Thankfully, the makers of “Selma” did not want to produce what DuVernay refers to as yet another “white savior” movie. Best known of this genre is “Mississippi Burning,” a film I enjoyed even though the designated saviors were FBI agents (the men who otherwise stalked and harassed King with a fervor they did not generally bring to the fight against the Klan). It was long past time for Hollywood to serve up a civil-rights movie with “saviors” of color.

Thoughtful people, however, are asking if DuVernay really had to cast Lyndon Johnson as the antihero, the one who stood in the way of voting rights for southern blacks, until he got out of the way. I’m not sure if she did.

True, the movie overdramatizes the LBJ-MLK tension. Arguably, the real conflict between the two came not over civil rights, in 1965, but over Vietnam, in 1967. “Selma” also depicts Johnson as moving more slowly on voting rights than he truly did. At the same time, the film doesn’t paint LBJ as an enemy of voting rights. It makes clear enough that his issue was not with the concept of black voting rights, but with the timing of legislation to make that happen. The distance here between fact (as related by biographers such as Robert Caro and Taylor Branch), and fiction (in this movie) is well short of what some critics had led me to expect. And don’t forget we’re talking about a Hollywood movie, not a PBS documentary.

Johnson was no villain, and I don’t think he is portrayed as one, in “Selma.” I can’t say plainly that any major figure is cast as pure villain (even the depiction of segregation-loving George Wallace is somewhat nuanced), or as pure savior, for that matter. That’s what makes the film so compelling and humanizing.

Some have argued that the problem with the film’s narrative strategy goes beyond its treatment of LBJ. As Leida Snow writes in the Jewish Daily Forward, these have to do notably with “the contribution that thousands of white people, many of them Jewish, made to the Civil Rights Movement.”

A Scene from Selma You Won’t See in “Selma”

Indeed, a mini-dispute has surfaced over Selma and the Jewish question. (Snow’s article is titled “‘Selma’ Distorts History by Airbrushing Out Jewish Contributions to Civil Rights.”)

The most celebrated among Jewish civil rights activists was Abraham Joshua Heschel, the incomparable theologian, philosopher, and rabbi. Heschel was a close friend of King’s, and he rushed to Selma after MLK sent him an urgent telegram, asking for the rabbi’s help. There, he marched with King in the front row of demonstrators on their way to Montgomery. A United Press International photo of the rabbi, with his unruly white hair, bushy beard, and yarmulke-beret, became a lasting image of the civil rights movement, and of black-Jewish relations. It’s an iconic scene from Selma, the march, you won’t see in “Selma,” the movie. The film, in its final scene, shows the front row of marchers as they cross the Edmund Pettus Bridge. But, unless I blinked and missed something, it appears to be, imaginatively, an all-black row. There’s no Heschel figure.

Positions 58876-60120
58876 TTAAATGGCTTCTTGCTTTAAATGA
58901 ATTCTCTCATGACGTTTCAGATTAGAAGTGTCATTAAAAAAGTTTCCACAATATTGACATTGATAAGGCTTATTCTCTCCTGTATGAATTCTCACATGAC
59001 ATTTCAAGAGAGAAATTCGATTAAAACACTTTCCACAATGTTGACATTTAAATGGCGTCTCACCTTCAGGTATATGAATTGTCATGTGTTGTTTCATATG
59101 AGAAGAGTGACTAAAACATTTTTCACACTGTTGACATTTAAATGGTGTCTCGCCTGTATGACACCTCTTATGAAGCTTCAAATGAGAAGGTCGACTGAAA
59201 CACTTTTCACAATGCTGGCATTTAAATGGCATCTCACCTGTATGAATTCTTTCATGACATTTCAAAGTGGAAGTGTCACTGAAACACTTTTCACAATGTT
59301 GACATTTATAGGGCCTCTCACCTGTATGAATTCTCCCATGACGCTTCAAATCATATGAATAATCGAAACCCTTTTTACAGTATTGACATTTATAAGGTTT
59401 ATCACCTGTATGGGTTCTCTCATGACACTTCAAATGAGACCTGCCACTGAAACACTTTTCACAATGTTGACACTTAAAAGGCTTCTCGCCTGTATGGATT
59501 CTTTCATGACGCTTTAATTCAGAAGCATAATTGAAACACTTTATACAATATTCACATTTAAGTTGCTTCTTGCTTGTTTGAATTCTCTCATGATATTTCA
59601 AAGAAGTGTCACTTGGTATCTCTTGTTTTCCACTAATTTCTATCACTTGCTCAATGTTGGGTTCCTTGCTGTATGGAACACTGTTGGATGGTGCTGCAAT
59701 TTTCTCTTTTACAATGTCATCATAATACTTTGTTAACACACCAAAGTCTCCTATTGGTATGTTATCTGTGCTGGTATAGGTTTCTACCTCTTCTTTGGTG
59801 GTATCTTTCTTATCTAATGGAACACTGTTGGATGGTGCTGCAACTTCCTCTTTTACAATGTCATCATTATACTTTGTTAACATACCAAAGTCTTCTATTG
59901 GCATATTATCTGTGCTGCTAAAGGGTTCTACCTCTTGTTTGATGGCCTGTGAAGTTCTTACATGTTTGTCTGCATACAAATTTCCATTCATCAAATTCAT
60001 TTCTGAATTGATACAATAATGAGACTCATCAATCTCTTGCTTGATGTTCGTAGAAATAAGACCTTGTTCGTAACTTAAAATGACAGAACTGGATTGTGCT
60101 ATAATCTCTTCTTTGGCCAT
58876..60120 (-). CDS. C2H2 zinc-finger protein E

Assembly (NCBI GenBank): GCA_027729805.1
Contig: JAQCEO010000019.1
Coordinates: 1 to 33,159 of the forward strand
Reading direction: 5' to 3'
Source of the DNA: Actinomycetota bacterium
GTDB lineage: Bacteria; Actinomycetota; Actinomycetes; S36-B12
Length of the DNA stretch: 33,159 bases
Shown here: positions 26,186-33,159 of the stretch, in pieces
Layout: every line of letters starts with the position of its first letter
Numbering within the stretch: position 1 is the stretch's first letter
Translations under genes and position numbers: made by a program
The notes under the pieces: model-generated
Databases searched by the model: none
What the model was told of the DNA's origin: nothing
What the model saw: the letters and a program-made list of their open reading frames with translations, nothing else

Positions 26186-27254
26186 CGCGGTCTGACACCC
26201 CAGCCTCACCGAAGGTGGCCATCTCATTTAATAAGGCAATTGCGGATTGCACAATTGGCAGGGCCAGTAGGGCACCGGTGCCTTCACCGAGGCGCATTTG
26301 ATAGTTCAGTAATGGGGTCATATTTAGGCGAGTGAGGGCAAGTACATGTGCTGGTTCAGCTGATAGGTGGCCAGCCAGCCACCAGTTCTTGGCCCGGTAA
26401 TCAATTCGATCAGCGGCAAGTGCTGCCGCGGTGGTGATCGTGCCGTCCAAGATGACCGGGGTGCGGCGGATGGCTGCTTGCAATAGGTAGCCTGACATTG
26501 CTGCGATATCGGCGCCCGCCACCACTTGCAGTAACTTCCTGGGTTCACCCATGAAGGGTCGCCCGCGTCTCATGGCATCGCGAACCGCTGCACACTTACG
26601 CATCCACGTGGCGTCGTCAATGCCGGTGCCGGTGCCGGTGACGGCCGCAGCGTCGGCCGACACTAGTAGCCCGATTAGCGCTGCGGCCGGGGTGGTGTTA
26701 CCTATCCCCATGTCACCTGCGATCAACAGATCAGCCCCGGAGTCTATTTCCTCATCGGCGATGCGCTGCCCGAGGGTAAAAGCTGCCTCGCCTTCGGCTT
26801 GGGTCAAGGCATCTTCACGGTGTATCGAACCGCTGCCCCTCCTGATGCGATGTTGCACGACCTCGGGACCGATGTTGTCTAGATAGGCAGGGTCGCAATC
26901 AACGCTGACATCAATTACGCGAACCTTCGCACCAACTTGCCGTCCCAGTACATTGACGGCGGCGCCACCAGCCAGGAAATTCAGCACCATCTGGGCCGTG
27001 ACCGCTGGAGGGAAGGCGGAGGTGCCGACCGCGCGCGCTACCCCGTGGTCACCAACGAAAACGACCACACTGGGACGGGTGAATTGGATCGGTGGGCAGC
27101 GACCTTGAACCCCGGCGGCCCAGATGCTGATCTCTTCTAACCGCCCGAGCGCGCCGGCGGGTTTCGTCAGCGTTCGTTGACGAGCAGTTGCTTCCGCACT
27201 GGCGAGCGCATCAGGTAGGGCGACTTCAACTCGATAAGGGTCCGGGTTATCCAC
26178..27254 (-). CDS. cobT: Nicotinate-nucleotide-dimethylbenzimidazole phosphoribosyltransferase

I wish there were such a character or clear image in “Selma.” I wish we could see the yarmulkes worn not only by rabbis including Heschel but also throngs of young black men who donned them in solidarity with the Jews who had turned out. In the movie, the James Bevel character does go around in a knit skullcap, which the real James Bevel (one of King’s lieutenants) had been sporting for years, in homage, as he often explained, to the Hebrew Prophets. His wife, Diane Nash (played by Tessa Thompson), a light-skinned black Catholic from Chicago, is portrayed in her plaid, parochial-school skirt.

Anyway, the skullcaps of Selma became a symbol not just of black-Jewish relations. They signaled an interracial, inter-religious movement that hit stride in Selma, in March 1965. The civil rights movement was universalized as never before, at that moment. It was no longer just an African American movement.

This is hypothetically another movie I’d wait in line to see, but it’s not DuVernay’s movie, and why should it be?

Her way was to channel the likes of Amelia Boynton (Lorraine Toussaint) along with other grassroots activists. A Selma citizen, Boynton had been active since the late 1940s in a small group of locals called the Dallas County Voters League. She was the one who, first, invited the Student Nonviolent Coordinating Committee to set up shop in Selma, and then, in 1965, called in King and the Southern Christian Leadership Conference.

Fittingly, in the movie, when King (David Oyelowo) decides to lead a third march, a third and successful attempt across the Edmund Pettus Bridge, Boynton is in the room. King turns to her and says: “We’re going to finish this, I promise you that, Miss Amelia.” It’s one way that DuVernay “honors the people of Selma.” Miss Amelia is, by the way, still with us, at 103 years old.